Wednesday, January 7, 2015

IWSG: The Truth About Myself and Goals

100 HD sketch of what I do instead
I'm back from a very long hiatus and glad to jump into a new year of Insecure Writers Support Group. To tell you a little about myself, I'm an illustrator and YA fantasy writer. I work at a library as my day job, and I game, read fantasy, and watch anime in my spare time. I teach preteens and teens art twice a month too.
For this entry, I'm going to talk about goals - specifically, my goals, and how I do or don't reach them.

Things that work for me: 
  1. Setting deadlines (in three months/a week I will _____.)
  2. Having big goals (writing a novel)
  3. Having smaller, bite-sized goals within the big goals (writing chapters)
  4. Celebrating reaching my goals (sharing my accomplishment with others, gaming)
  5. Switching goals if one doesn't suit my time-frame or interest level.

What doesn't work for me: 
  1. Telling others about my goals until I've started working on them (I thought this would help me keep motivated. It doesn't. It just makes me feel guilty.)
  2. Taking on something I'm really not that passionate about (documenting my happiness for 100 Days)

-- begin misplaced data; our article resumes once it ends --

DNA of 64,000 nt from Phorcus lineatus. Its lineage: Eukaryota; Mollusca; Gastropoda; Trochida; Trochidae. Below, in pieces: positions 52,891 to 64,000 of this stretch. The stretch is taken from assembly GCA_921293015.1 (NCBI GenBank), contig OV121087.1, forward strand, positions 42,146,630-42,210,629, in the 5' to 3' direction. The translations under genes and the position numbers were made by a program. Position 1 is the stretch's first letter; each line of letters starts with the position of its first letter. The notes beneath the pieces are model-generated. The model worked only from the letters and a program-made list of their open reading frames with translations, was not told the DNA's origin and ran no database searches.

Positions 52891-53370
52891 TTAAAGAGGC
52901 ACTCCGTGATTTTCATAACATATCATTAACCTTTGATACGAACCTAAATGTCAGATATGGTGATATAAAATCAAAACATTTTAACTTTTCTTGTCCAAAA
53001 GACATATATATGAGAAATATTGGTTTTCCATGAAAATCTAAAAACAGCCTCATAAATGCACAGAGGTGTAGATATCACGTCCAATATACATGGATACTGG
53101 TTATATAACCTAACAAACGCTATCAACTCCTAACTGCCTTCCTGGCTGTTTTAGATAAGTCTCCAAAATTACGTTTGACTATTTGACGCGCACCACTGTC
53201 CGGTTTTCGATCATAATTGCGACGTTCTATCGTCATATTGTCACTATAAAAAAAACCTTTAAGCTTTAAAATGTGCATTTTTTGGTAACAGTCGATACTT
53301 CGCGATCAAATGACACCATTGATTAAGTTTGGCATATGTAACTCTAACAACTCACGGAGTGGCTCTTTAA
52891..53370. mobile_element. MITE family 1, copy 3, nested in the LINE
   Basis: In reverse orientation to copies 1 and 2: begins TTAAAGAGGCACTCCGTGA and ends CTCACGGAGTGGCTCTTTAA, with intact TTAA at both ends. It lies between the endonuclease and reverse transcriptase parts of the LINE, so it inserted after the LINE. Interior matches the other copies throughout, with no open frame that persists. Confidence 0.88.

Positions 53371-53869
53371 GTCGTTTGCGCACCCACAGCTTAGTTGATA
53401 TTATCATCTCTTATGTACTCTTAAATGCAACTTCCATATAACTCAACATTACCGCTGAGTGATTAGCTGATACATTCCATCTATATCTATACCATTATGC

3. Setting unrealistic goals (too big, too little time)
  4. Badly-timed goals. (Spring cleaning in the middle of Winter)

Probably my biggest problem of all is thinking I'm passionate about a goal when I really don't care as much about it as I thought (or when I jump on a bandwagon, or follow a friend's suggestion). When this happens, nothing on earth will make me finish something I ultimately think is a waste of time.

For instance, a year or so ago I tried the 100 Happy Days Challenge and gave up less than a month into it. Documenting my happiness didn't bother me as much as the way I chose to do it - to sketch my happy thing instead of photograph it. I discovered I'm not comfortable drawing myself over and over doing various activities. I'm even less comfortable drawing mundane objects like my computer or pie every day for a month. The best thing about the 100 Happy Days challenge was giving it up. But in doing so, a little part of me still felt like a failure.

This brings me to the biggest truth and another goal I'm working on: being gentler on myself when I change my mind about a goal, and give it up or choose to pursue another. I shouldn't feel like a quitter. I should feel wise. I've saved myself time and frustration, and at least I took a chance.

This Winter I do have a few goals I intend to reach and not give up. One is for the month and another is for three months. I'll probably break those down into daily goals so they don't seem so daunting.

Does any of this sound like you too? Let me know in the comments.

1 comment:

  1. Right you are, Michelle. Thanks for the affirming comment. ^_^


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